To understand the importance of this decision, we have to look at it concerning some historical context. On June 28th, 2000, the U.S. Supreme Court ruled that workplace authorities had a First Amendment right to terminate/exclude people on the basis of their sexual orientation. This case went on to affect many workplace rulings on a state-wide level and played a major role in taking forward the conversation on workplace protections for LGBTQ+ individuals.
Despite coming a long way since then, we need to understand that these rulings led to 1000's of individuals from the gay and lesbian communities to lose their jobs and face the stigma attached to openly identifying with being a part of the LGBTQ+ community. And to this day, the risk of being fired from your job in case your sexuality became public knowledge remains a significant constraint for LGBTQ+ individuals.
The stakes in these cases were very high. This U.S. Supreme Court ruling has finally offered federal precedent that will be able to protect gay, lesbian, transgender, and individuals of other sexual orientations. The fact that this decision came in the current political climate, where conservatives control most of the governing branches, adds another layer of significance to this victory.
3. Inside the Case
Unlike the 2015 ruling in the Obergefell v. Hodges case, which legalized same-sex marriage across the nation, this U.S. Supreme Court ruling was concerned with a statute and not the constitution. The statute considered in this decision was the Civil Rights Act of 1964 and the issue Title VII of the Act that prohibited workplace discrimination “based on an individual’s sex”.
Those that argued against the decision claimed that if the authors intended to prohibit discrimination based on one's sexual orientation or identity, they would have made that clear in explicit terms. According to the dissent of Justice Samuel Alito, in the time of the Civil Rights Act, discrimination based on sex was not considered as having anything to do with workplace discrimination based on one's status as a transgender individual or because of their sexual orientation.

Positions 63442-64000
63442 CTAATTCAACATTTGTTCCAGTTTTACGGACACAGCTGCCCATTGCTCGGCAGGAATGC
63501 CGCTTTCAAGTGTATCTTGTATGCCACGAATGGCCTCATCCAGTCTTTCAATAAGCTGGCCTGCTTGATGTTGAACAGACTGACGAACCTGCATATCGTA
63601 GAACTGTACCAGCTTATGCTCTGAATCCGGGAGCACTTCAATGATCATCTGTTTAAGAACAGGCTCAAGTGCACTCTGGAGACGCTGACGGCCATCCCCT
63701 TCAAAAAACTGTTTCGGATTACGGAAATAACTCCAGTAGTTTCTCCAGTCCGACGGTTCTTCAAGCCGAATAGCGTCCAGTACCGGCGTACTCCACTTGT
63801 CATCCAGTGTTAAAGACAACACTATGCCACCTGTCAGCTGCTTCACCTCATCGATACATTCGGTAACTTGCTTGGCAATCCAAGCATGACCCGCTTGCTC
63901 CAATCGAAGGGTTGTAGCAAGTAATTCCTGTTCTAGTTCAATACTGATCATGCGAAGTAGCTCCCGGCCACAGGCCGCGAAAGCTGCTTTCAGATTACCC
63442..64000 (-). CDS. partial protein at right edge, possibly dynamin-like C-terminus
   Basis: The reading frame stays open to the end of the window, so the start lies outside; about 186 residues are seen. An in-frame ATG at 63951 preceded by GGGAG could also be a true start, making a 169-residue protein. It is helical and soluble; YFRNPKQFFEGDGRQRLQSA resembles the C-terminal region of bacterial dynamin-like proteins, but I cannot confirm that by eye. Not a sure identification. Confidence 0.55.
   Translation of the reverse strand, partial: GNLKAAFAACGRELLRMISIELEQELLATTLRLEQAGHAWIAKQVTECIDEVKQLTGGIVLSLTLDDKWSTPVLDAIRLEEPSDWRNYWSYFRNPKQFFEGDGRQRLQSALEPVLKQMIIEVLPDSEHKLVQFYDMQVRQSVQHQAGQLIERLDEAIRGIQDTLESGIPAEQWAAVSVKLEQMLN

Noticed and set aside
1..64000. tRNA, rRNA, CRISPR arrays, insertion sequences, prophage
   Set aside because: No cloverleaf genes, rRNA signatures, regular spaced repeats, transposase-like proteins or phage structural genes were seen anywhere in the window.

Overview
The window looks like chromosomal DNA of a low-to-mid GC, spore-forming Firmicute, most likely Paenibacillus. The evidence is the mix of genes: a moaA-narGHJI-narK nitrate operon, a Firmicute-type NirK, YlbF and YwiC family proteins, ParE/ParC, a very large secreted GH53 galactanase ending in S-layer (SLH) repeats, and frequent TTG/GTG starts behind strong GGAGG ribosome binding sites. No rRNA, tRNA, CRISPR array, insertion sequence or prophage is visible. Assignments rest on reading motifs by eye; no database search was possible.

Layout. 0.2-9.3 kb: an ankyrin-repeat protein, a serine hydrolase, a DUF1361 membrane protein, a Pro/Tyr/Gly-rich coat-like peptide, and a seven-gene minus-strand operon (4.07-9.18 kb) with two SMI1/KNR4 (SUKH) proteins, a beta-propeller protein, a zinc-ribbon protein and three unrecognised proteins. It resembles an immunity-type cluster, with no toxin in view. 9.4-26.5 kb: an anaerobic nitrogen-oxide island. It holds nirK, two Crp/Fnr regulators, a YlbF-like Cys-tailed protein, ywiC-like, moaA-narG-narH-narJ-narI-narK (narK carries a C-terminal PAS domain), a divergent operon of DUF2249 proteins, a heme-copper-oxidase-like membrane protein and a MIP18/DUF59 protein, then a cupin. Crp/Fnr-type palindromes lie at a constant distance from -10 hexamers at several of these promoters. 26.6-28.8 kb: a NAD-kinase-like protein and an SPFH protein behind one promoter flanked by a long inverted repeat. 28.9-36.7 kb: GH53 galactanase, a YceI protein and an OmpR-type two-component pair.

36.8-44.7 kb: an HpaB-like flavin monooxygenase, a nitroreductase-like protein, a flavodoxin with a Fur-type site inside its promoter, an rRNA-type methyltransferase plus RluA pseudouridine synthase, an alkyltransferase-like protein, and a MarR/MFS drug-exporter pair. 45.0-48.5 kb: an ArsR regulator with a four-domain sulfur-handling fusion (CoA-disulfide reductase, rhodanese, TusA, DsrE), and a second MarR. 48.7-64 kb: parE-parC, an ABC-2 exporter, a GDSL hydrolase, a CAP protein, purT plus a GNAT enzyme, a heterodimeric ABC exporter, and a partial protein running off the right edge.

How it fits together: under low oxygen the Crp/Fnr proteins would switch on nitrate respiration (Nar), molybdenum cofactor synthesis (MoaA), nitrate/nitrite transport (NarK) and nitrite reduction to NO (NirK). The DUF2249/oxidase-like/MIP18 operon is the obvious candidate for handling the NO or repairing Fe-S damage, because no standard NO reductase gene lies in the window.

Regardless of these dissenting views, U.S. Supreme Court Justice Neil Gorsuch wrote in the court's opinion that whether the legislators of 1964's Act could have predicted the eventual outcome of the language that they used was irrelevant. And that discriminating against an individual based on their sexual orientation does entail workplace discrimination based on sex, arguing that the first can't happen without the second.
4. What the Future Holds
With the decision being made, many in the LGBTQ+ community are looking forward to the future in their fight against discrimination. Many people are still worried about the impacts of the decision as most bosses in America's corporate culture do not even need to state a reason to let go of an employee. According to some in the community, to truly protect same-sex and transgender employees, it is essential to fight marginalization beyond the current standard by reconsidering the current balance of power between the worker and the boss.
Nevertheless, this is a significant victory for the LGBTQ+ community as now, there is no legal precedent that allows companies to fire their employees based on their sexual orientation. The fight continues for most in the LGBTQ+ community, with most looking forward to creating a better society for themselves and their peers.